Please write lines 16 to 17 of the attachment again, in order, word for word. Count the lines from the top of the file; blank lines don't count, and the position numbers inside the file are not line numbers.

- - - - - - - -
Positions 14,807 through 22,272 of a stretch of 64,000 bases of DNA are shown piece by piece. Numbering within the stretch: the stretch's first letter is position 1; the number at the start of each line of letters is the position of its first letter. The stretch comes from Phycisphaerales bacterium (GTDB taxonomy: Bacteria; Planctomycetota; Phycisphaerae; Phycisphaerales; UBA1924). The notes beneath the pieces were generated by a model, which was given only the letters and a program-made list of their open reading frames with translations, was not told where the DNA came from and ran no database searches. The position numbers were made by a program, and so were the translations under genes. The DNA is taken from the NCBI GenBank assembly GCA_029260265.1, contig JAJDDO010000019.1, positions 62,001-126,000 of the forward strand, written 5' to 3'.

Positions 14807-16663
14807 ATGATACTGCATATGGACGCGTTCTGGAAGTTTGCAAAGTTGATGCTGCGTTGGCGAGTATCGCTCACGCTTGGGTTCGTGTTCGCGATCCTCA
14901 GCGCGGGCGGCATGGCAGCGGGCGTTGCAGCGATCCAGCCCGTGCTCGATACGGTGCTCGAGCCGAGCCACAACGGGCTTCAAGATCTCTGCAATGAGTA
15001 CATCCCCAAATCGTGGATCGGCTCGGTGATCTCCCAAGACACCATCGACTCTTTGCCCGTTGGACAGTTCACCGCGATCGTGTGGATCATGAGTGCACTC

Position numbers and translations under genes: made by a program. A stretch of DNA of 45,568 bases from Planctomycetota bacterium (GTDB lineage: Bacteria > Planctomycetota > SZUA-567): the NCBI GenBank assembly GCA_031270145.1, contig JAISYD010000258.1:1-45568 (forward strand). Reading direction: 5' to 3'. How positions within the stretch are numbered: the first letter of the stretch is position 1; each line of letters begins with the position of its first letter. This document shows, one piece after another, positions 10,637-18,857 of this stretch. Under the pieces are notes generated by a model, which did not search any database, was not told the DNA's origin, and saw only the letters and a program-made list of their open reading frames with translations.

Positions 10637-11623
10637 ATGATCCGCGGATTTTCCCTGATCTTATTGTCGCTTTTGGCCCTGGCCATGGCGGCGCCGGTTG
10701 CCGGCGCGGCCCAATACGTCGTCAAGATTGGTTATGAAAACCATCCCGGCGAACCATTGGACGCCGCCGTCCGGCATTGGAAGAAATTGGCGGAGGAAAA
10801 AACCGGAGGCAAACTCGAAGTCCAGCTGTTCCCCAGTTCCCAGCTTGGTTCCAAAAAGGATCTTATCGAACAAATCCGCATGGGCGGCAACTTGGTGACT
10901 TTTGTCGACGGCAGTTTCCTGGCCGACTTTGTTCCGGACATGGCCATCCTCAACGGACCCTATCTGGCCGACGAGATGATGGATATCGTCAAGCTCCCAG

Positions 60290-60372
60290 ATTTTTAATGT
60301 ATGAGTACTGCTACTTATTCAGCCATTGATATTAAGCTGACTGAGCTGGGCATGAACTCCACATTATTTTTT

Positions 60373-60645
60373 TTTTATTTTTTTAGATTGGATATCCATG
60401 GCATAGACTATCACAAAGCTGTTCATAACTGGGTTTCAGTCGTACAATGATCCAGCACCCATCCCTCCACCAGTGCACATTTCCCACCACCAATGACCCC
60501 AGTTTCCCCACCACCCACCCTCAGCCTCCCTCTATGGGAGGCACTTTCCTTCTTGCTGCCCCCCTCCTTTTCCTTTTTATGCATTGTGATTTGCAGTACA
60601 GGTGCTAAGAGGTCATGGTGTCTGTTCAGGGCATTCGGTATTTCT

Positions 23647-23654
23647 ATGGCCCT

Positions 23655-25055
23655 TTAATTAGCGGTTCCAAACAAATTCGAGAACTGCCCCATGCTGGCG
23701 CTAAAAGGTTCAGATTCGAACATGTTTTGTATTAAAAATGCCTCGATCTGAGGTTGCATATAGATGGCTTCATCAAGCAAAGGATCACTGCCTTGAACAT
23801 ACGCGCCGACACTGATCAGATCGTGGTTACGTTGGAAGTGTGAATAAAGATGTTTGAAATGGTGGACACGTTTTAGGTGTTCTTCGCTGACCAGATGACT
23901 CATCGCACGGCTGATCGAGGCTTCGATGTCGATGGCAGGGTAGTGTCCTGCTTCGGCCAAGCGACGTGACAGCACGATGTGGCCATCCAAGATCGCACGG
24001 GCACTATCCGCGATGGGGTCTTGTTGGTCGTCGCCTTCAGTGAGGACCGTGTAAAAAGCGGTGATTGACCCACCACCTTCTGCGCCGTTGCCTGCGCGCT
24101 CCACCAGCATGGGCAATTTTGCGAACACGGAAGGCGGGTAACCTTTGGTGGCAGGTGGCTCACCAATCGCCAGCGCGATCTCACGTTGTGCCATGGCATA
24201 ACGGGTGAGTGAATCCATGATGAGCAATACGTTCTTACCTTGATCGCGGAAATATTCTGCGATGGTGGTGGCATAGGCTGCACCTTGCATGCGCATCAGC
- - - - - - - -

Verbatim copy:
60373 TTTTATTTTTTTAGATTGGATATCCATG
60401 GCATAGACTATCACAAAGCTGTTCATAACTGGGTTTCAGTCGTACAATGATCCAGCACCCATCCCTCCACCAGTGCACATTTCCCACCACCAATGACCCC